Establish smooth, efficient classroom routines
Provide frequent feedback
Review and re-teach material as necessary
Integrate skills needed for adulthood into instruction
(e.g., problem-solving skills)
Use homework primarily for fluency
Interact in a positive, caring manner
(Westling & Fox, 1995)
Carefully plan instruction
Manage behavior effectively
Design instructional groups that meet learning
Present instructional materials/directions clearly
Maintain a steady pace of instruction
Clearly communicate high (reasonable) expectations
“Students report that caring teachers
are those who talk with them, listen to
their concerns, help them
communicate fairness with their
work, and nurturance.
These teachers share their own
experiences, and their stories instill a
sense of confidence in their students.
They show interest in the students’ daily
lives and know about their celebrations
(Noblit, Dwight & McCadden, 1995; Noddings, 1992; Wentzel, 1997)
Qualities of Good Students
• Always eager, ready to learn, and motivated
• Works hard
• Takes pride in their work
• Is organized and prepared
• Is open to constructive criticism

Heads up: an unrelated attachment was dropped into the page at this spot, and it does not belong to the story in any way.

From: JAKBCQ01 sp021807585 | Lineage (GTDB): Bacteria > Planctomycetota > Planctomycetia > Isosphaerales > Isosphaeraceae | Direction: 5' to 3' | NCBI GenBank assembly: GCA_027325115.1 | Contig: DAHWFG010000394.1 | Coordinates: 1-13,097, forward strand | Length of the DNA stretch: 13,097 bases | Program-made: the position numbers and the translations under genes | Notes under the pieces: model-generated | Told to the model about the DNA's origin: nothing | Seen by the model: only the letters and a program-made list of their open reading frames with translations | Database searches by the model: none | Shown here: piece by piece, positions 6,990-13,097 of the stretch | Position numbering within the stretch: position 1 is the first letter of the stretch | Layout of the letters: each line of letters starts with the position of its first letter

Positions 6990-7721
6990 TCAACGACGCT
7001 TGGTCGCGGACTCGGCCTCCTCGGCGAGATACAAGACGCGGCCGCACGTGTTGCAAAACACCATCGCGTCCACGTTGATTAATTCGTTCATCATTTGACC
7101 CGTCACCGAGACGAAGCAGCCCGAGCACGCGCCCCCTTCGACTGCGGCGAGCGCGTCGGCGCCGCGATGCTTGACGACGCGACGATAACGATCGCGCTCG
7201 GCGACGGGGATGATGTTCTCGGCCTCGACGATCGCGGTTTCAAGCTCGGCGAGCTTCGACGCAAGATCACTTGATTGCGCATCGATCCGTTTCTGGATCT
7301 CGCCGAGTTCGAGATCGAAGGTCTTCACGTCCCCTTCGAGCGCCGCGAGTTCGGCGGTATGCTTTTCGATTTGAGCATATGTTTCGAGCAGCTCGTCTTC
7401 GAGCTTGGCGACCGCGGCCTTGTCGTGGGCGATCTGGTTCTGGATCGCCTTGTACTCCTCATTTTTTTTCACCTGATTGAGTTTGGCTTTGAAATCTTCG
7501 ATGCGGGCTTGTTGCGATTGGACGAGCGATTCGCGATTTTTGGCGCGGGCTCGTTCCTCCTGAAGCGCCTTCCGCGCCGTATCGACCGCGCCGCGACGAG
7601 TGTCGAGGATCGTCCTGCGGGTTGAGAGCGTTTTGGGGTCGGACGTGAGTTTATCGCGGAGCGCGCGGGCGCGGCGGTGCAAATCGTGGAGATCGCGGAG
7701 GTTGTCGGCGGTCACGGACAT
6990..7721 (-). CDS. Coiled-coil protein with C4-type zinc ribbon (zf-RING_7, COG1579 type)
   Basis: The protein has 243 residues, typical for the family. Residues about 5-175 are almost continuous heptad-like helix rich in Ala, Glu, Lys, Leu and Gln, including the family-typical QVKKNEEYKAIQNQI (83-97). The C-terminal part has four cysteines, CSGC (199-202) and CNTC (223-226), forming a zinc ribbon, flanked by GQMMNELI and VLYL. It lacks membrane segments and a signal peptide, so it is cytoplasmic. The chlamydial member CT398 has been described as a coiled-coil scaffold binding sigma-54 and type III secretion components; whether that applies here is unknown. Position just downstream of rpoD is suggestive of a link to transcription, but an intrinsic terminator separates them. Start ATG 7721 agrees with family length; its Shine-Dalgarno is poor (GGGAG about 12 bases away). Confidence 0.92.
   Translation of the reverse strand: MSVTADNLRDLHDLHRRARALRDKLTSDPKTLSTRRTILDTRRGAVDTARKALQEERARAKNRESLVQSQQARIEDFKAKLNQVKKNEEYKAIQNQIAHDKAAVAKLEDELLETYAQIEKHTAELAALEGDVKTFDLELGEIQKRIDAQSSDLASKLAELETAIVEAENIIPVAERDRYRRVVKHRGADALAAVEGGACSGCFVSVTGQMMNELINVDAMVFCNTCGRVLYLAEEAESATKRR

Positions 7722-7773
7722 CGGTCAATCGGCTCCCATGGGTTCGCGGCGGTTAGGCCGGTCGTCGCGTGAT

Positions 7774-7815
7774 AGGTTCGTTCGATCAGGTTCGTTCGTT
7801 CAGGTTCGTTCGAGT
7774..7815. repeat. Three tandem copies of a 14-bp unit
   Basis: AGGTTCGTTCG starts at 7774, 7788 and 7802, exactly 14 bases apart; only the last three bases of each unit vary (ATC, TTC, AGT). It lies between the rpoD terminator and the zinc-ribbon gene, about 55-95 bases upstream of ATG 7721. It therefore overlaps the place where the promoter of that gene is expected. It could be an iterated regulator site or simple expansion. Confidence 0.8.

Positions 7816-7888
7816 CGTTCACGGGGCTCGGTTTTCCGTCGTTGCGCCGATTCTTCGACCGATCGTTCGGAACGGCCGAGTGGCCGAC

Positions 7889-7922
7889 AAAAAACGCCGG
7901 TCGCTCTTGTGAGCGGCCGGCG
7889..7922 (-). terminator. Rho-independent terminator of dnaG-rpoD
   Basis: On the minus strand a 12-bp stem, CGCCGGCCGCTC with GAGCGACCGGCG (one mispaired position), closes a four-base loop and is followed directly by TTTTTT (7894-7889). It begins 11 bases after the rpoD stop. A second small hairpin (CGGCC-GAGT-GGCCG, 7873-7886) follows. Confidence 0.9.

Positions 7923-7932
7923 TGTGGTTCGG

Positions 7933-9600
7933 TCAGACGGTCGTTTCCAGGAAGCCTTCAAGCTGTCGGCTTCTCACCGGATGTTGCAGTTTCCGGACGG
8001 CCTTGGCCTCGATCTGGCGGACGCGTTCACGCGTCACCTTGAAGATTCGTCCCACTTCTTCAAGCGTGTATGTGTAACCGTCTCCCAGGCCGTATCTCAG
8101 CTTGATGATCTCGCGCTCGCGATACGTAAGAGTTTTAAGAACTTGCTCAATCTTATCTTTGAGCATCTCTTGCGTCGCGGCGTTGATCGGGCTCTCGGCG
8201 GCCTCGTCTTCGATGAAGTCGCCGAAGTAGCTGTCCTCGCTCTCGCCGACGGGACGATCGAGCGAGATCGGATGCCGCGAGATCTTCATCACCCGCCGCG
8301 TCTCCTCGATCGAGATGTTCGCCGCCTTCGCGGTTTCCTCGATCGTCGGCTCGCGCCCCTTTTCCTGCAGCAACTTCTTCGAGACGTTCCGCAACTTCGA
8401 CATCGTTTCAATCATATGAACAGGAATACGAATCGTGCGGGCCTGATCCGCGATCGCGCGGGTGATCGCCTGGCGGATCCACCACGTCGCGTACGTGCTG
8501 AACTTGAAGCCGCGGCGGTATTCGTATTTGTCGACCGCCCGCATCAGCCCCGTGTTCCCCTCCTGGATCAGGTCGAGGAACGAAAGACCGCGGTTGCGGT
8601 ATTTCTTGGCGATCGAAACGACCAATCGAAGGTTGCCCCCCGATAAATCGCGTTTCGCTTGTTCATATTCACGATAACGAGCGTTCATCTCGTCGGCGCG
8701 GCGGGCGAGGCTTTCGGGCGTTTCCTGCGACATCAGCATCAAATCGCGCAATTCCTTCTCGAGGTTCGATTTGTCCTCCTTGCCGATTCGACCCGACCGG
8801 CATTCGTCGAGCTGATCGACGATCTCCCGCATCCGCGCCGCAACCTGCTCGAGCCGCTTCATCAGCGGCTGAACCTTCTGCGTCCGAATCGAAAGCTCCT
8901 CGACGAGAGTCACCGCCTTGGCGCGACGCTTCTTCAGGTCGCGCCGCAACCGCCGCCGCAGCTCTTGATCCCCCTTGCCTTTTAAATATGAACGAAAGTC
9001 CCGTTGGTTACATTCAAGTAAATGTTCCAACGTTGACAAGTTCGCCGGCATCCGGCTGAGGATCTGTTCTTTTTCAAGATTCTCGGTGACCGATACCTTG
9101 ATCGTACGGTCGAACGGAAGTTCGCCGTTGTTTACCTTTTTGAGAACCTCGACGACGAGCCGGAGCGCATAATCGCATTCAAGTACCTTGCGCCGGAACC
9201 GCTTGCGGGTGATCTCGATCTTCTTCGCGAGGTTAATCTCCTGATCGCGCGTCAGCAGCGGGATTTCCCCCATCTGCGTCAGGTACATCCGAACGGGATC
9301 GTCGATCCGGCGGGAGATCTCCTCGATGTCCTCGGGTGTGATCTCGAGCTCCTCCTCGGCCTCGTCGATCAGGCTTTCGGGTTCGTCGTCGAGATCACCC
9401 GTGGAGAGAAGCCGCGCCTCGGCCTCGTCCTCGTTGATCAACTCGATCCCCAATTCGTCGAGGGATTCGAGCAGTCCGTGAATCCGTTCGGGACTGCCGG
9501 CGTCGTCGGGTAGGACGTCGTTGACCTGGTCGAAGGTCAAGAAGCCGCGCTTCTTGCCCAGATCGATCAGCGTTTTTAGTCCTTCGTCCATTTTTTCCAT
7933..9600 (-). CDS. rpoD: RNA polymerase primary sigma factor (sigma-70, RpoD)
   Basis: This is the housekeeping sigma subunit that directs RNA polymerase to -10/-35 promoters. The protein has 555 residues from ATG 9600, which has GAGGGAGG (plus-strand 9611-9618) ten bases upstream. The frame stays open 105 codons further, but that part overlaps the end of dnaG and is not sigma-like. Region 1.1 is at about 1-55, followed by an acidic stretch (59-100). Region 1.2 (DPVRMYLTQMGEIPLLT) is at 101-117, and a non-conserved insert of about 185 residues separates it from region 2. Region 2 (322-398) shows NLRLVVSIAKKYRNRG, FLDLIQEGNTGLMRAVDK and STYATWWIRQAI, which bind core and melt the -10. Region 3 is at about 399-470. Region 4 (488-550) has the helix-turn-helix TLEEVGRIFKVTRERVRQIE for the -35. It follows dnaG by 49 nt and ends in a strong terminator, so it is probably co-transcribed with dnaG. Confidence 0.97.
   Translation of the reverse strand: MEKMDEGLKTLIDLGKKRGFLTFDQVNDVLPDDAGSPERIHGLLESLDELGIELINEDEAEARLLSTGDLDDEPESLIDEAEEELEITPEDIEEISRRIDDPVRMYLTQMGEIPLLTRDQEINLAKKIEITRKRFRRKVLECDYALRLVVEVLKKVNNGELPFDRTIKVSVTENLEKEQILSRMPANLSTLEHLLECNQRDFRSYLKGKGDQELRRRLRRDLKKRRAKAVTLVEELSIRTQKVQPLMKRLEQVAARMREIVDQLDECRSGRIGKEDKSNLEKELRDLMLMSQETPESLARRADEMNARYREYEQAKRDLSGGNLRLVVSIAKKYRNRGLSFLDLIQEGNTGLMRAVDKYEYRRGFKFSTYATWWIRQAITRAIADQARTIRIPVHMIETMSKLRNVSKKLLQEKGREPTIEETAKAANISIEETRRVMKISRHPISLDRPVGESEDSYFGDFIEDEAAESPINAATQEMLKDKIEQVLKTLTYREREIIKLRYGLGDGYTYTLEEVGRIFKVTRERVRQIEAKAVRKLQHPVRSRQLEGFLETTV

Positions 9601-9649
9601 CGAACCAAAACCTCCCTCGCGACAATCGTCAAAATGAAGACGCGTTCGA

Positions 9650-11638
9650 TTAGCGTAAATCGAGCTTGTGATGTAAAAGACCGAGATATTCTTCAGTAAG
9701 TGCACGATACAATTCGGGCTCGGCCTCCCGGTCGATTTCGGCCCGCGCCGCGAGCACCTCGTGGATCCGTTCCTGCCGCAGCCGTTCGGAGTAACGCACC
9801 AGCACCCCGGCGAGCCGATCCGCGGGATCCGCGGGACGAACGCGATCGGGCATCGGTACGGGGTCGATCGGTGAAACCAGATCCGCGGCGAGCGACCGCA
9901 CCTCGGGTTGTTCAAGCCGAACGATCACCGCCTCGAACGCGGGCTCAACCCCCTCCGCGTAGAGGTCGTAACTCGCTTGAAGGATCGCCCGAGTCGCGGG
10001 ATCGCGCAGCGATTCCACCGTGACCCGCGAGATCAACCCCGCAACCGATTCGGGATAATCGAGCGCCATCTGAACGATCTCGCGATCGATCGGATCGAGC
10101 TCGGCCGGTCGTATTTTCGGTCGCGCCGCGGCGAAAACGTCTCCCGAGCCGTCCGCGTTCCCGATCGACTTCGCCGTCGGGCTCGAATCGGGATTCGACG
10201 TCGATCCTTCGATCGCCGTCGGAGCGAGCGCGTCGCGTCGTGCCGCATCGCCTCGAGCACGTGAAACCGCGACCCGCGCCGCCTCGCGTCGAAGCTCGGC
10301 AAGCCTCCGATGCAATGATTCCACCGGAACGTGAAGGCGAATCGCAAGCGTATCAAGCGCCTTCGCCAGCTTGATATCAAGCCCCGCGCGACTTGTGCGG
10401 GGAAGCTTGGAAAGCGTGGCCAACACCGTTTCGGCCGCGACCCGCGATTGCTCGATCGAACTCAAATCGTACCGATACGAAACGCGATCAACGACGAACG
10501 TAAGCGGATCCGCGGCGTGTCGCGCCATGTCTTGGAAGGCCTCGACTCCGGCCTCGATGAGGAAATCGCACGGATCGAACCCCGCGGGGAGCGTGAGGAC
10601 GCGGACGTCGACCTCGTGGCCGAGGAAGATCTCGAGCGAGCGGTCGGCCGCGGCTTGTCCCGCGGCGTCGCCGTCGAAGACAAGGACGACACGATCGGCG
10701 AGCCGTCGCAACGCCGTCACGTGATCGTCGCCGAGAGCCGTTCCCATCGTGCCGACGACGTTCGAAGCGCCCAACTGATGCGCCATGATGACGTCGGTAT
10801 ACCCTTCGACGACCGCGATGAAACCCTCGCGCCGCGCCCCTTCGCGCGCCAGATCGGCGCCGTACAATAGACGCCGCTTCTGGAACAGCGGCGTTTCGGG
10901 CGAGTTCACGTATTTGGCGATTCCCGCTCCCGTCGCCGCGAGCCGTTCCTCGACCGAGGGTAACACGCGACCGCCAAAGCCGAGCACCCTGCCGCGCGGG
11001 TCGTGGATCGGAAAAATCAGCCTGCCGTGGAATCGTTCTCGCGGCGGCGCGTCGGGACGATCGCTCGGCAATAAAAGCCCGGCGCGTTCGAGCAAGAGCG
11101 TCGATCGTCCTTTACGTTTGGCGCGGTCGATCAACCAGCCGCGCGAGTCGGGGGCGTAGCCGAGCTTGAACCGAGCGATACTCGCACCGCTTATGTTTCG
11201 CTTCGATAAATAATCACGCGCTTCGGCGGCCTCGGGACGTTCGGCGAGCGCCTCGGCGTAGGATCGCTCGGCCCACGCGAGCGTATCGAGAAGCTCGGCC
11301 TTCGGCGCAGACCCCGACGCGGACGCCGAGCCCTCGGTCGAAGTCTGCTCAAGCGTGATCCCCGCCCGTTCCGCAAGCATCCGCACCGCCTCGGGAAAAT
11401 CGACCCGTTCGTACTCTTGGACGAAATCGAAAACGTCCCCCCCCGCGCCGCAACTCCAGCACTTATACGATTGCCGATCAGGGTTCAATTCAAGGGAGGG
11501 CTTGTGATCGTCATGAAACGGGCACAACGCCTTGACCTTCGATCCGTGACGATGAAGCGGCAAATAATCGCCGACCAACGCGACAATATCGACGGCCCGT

• Is willing to learn from mistakes
• Is honest
• Attends class unless there’s a good excuse
• Respects the teacher
• Respects other students
• Respects the property: self and others
• Obeys class and school rules
both positive and negative has a
What is motivating the occurrence of the behavior?
Erick Erikson’s Developmental Stages
5. Adolescence: 12 to 18 Years
Ego Development Outcome: Identity vs. Role Confusion
Basic Strengths: Devotion and Fidelity
PBIS Tiers: A Continuum of Support
• Tier 3 – (Individual) Processes and procedures reflect school-
wide expectations for student behavior coupled with team-
based strategies to address problematic behaviors of individual
• Tier 2 – (Targeted Groups) Processes and procedures
designed to address behavioral issues of groups of students
with similar behavior problems or behaviors that seem to occur
for the same reasons (i.e. attention seeking, escape)